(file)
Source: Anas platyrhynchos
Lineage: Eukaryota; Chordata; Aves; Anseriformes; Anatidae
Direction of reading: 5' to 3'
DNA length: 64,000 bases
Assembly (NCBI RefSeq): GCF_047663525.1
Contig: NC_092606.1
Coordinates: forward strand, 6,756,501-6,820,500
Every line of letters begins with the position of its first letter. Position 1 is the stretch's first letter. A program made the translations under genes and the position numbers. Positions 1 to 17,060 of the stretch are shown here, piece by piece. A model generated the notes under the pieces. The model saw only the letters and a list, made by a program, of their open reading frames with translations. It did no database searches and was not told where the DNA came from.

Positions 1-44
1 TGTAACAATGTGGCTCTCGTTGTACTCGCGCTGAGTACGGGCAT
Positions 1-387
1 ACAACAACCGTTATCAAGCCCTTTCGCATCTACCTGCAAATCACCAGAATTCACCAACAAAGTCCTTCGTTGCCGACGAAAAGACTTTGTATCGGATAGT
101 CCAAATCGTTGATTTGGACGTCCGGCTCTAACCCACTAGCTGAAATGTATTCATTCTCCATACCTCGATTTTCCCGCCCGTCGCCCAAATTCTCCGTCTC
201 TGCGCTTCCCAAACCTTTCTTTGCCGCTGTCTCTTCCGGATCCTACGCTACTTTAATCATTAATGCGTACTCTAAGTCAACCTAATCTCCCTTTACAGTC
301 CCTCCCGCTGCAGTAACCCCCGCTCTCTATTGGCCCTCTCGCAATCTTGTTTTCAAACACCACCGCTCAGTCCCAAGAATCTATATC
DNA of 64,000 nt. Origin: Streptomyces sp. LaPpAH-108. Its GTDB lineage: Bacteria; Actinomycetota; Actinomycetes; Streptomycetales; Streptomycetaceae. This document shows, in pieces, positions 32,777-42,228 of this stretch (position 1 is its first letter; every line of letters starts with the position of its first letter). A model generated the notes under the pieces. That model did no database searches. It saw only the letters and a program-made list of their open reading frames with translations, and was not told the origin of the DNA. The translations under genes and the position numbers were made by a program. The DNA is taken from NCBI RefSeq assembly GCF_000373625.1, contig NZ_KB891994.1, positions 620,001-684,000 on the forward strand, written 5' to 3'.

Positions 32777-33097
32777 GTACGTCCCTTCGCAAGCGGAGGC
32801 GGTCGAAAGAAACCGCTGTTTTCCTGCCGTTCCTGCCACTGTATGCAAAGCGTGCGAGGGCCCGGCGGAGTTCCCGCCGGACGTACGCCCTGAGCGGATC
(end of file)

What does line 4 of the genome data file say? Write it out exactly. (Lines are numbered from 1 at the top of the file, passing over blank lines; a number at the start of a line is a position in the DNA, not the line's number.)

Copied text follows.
DNA length: 64,000 bases